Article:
Now I know that best practice for Internet security says that every website should have a different password, but for the bulk of Internet users this simply isn’t going to happen.  Among IT professionals the percentage of people that actually use a different password for each website is probably pretty close to zero.  I know that I personally use dozens of different websites a month, and for most people that it probably pretty normal between banks, credit card companies, Facebook, Twitter, work sites, Gmail, etc. that quickly gets up to dozens or hundreds of passwords which need to be remembered.  There are plenty of password vault type applications, but general Internet users aren’t going to be using them.  As IT professionals we need to remember that we are dealing with the general public and the general public isn’t going to know that they need to do this, no matter how many times we talk about it within the IT field.

One reason that there is lots of unencrypted data out there is that converting older applications from using plain text data to encrypted data is pretty hard to do.  There are lots of places within the application which need to be touched and there are possibly lots of different applications which need to be updated all at once.  Then there is the possibility of needing to take an outage to do the actual data change.  When it comes down to is biting the bullet and taking the outage and making the change.  It is well worth it to take the outage and encrypt all the data now, rather than have to worry about a data breach later.

There are lots of techniques which you can use to do this data encryption, to many to list in a single blog post so look for blog posts from me later on how to handle this change.  There are also plenty of consultants, including myself, who are happy to help with projects like this.

Denny


July 30, 2012  4:00 PM

Why is SQL Injection still a problem?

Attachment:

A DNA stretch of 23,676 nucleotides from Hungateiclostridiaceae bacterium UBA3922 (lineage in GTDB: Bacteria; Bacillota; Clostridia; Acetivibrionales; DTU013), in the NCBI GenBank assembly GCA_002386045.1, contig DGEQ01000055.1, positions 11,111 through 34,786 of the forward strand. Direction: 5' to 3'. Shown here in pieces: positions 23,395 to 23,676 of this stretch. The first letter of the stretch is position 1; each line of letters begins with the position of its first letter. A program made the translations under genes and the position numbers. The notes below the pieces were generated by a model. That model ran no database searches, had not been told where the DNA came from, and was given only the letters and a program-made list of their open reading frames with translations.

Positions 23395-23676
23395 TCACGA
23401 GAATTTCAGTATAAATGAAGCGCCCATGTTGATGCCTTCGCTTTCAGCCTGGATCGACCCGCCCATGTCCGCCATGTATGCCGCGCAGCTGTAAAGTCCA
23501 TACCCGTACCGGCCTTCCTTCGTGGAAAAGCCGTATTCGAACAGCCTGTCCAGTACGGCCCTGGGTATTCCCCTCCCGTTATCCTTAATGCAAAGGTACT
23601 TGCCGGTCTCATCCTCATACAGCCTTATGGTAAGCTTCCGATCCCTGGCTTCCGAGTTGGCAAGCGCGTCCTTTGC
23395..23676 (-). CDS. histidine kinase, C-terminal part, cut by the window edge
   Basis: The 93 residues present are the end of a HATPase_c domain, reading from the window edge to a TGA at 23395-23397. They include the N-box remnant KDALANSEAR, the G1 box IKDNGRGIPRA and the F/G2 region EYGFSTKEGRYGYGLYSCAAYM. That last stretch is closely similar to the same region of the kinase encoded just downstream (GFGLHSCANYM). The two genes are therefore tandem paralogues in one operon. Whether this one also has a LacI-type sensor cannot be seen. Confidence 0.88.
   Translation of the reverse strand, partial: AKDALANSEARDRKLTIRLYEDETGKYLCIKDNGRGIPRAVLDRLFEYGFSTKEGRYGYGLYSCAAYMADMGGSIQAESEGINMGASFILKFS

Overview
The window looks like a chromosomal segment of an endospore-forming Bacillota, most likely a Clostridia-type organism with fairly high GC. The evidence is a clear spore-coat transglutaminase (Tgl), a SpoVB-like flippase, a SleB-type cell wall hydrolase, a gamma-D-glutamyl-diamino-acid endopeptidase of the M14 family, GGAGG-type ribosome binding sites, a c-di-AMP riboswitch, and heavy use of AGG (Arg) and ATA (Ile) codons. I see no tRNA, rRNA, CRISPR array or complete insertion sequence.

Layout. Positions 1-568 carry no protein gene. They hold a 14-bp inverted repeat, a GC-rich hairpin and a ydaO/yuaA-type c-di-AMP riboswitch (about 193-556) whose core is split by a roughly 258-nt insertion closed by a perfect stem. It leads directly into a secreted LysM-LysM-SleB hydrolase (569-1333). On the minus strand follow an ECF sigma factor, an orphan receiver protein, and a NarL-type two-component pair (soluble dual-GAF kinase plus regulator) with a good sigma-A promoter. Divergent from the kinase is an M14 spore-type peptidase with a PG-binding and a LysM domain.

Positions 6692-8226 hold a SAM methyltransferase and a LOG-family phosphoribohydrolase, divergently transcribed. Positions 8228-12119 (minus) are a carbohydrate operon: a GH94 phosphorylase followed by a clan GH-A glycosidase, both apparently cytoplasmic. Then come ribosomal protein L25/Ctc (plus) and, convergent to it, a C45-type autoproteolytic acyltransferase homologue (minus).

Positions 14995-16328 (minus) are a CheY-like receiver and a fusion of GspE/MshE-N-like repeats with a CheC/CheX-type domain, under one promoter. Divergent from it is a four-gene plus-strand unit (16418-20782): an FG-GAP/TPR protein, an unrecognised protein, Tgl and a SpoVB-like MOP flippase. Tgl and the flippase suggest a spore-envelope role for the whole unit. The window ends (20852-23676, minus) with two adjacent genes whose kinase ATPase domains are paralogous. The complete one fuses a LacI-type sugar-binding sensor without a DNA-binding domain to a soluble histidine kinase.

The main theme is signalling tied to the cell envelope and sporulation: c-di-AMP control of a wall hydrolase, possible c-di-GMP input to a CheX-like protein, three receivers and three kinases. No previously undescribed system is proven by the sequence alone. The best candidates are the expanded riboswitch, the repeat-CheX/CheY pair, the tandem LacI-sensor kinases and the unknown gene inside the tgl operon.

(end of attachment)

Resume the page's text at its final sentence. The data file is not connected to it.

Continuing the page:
Denny Cherry Denny Cherry Profile: Denny Cherry

SQL Injection is probably the most popular attack vector for hackers when they attempt to break into databases.  The reason for this is that it is so easy for an attacker to gain access to the system, and typically to get pretty high level permissions to a database engine so that they can then export some of all of the data from the database engine.

The really sad thing about this is that it is very easy for software developers to protect against SQL Injection attacks.  The way that software developers protect the application from SQL Injection is by using parameterized queries instead of the older, and usually easier technique of simply building the database query using variables in the software code.

One of the reasons that I that I think that SQL Injection is just a big problem is thanks to the separation of duties that we have at most companies.  The reason that I say this is because the software developers that build the applications never have to deal with the cleanup from the SQL Injection attack.  Many developers, probably because they don’t work all that closely with database administrators, see SQL Injection as a SQL Server problem not an application problem.  This thinking would be wrong, as the only way to prevent SQL Injection problems is to protect the data at the application layer by using coding best practices like using parameterized queries like that shown below, taken from Chapter 8 of my book Securing SQL Server (this sample is for VB.NET, the book includes examples in C# as well as VB.NET).

Private Sub MySub()
Dim Connection As SqlConnection
Dim Results As DataSet
Dim SQLda As SqlDataAdapter
Dim SQLcmd As SqlCommand
SQLcmd = New SqlCommand
SQLcmd.CommandText = “sp_help_job”
SQLcmd.CommandType = CommandType.StoredProcedure
SQLcmd.Parameters.Add(“job_name”, SqlDbType.VarChar, 50)
SQLcmd.Parameters.Item(“job_name”).Value = “test”
Connection = New SqlConnection(“Data Source=localhost;Initial Catalog=msdb;Integrated Security=SSPI;”)
Using Connection
Connection.Open()
SQLcmd.Connection = Connection